I visited many of the places described in The Secret Ruby: The Museums, The City palace, The Bazaars, The Jantar Mantar and the awe-inspiring Galtaji – and the monkey temple set into the mountains. Breath-taking. Best of all – there were monkeys everywhere – Goodness, I love monkeys – but these were SO naughty!
SK: Is there something about detective stories and mysteries that makes you want to write them?
IW: I honestly think it’s the only type of book I could write. I like the complexity – I spend weeks meticulously plotting each story. I love to throw in a few red-herrings along the way. My aim is to keep the readers guessing until the very end. Fingers crossed!
SK: If books had parents, who are The Rose Muddle Mysteries‘ mum and dad (or extended family too)?
IW: Ha! I love this question.
Ummm. I think Velma Dinkley from Scooby-Doo has got a lot to answer for… she can be the mother. Father wise, I think that might have to be left unknown – a secret to be unearthed… but, he wears a top hat…
SK: Think of these as rapid-fire questions, but you can take your time answering them too.
IW: Go for it!
SK: What is your earliest memory of loving reading?
IW: I struggled to read as a kid, because I’m dyslexic – but I listened to story tapes. I still have the really creepy one of Hans Christian Anderson fairy tales somewhere. I loved that! It definitely contributed to my love of storytelling. (Eek – that wasn’t a very rapid answer was it!)
SK: Being dyslexic, did that make reading and writing very hard at school? What was it like?
IW: It was strange for me, because both my older sisters were very academic, and I remember thinking I would be just the same. They both took to reading and writing very easily. But, when my time came, it was obvious it was not going to be like that for me at all!
I remember feeling very frustrated, because my ideas and thought processes were all there – I just couldn’t express them correctly in the written word! And, I found reading incredibly hard.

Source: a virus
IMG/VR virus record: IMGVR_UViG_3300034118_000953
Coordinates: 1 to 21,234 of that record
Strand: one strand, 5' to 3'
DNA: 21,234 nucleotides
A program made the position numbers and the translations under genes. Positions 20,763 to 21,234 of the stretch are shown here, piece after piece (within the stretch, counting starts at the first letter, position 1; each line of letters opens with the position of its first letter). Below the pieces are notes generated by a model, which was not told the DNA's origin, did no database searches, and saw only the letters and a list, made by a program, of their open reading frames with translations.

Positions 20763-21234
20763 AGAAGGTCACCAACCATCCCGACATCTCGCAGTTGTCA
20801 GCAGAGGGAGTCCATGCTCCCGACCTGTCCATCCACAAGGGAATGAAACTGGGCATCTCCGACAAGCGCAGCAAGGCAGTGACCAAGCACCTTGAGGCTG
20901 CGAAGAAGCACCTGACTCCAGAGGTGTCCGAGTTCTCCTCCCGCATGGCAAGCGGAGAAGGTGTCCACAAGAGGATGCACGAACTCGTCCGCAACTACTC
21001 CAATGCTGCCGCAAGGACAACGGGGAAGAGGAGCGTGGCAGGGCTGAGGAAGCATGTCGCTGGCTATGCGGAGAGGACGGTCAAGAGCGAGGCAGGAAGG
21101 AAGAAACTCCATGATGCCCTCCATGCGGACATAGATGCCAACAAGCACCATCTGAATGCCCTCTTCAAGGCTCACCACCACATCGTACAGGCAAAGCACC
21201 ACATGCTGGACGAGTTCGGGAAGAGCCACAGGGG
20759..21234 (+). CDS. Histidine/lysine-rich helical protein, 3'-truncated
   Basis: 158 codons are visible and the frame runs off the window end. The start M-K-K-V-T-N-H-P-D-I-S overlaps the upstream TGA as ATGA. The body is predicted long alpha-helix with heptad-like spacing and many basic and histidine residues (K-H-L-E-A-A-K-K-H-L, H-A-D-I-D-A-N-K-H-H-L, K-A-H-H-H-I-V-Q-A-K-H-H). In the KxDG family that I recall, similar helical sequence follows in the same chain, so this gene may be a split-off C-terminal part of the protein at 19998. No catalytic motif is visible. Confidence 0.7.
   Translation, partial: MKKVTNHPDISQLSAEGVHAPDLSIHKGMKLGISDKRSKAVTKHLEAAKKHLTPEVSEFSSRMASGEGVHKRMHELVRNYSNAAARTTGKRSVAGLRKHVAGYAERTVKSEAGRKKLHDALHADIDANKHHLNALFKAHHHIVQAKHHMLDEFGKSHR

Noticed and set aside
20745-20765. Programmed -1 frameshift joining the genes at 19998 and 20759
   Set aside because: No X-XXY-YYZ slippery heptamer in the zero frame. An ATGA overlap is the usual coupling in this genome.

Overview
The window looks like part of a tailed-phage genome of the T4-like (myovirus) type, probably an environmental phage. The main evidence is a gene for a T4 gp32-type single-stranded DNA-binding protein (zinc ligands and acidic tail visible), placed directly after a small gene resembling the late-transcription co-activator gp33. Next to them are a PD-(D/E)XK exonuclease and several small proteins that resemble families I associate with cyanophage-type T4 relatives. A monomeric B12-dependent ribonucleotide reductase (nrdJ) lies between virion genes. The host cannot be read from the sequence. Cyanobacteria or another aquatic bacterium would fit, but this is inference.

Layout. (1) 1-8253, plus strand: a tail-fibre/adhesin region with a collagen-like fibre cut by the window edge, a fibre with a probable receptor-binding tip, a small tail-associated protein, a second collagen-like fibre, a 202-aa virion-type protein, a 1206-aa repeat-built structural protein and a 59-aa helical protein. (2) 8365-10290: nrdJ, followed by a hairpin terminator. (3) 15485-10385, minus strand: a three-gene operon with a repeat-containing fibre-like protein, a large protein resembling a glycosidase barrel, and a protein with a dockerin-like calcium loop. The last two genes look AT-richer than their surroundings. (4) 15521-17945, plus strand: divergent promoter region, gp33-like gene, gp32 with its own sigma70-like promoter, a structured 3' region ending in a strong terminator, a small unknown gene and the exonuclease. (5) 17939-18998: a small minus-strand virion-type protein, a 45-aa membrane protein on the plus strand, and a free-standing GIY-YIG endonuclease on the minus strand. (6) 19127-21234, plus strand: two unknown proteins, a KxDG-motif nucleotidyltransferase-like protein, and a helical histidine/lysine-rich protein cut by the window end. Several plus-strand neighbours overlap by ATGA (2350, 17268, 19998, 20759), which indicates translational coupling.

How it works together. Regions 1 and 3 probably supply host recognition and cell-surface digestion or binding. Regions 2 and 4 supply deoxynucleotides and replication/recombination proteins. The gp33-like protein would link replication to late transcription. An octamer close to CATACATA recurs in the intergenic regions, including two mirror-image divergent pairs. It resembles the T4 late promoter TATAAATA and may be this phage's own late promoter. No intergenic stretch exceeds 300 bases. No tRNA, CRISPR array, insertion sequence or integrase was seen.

SK: That’s really interesting. Even though reading and writing were harder for you, what do you think still drew you towards writing as a passion?
IM: Imagination was the key thing for me here. I would constantly create stories, poems and decorate them beautifully. I loved all this – it’s just that everything would be spelt wrong and back to front.
I remember thinking how ridiculously people spelt things – I couldn’t understand why words couldn’t just be spelt how they sounded! And, as for grammar – that was, (and still is,) very much a dark art to me! Although, through the thousands of hours I pour into my writing, I am improving – slowly.
As my schooling progressed, I would score very highly for content – but get next to nothing for spelling and punctuation. Which dragged my overall scores right down.
I found this poem a while back, that I wrote about war, aged 9:
Rising in the bloodshot sky, came the sun ready to cry.
For underneath its bloodshot rays, were soldiers fighting in a tangled maze.
Surrounding the battle field, dead trees acted as an evil shield.
And, all around… the sound, of human cry…as brave men dropped… all to die…
I know it’s a bit macabre! But still, not bad! The spelling was utterly shocking! The ‘soldiers’ were ‘shoulders’, ‘rays’ was ‘raise’, and so on. (By the way, spell check still had to correct these words when I typed this up just now!)
Eventually, at the age of twelve, (I think?) A brilliant English teacher, (we all have at least one!) – became my champion. She took the time to explore what the problem was, and I was found to be dyslexic.
I remember being relieved at the time, but then, shortly afterwards, the English teacher left the school, and without her I was just left with the title…
Back then, little was known about dyslexia. The teachers seemed to give up on me, thinking I was a lost cause – and so I gave up on myself a little too. I messed around basically.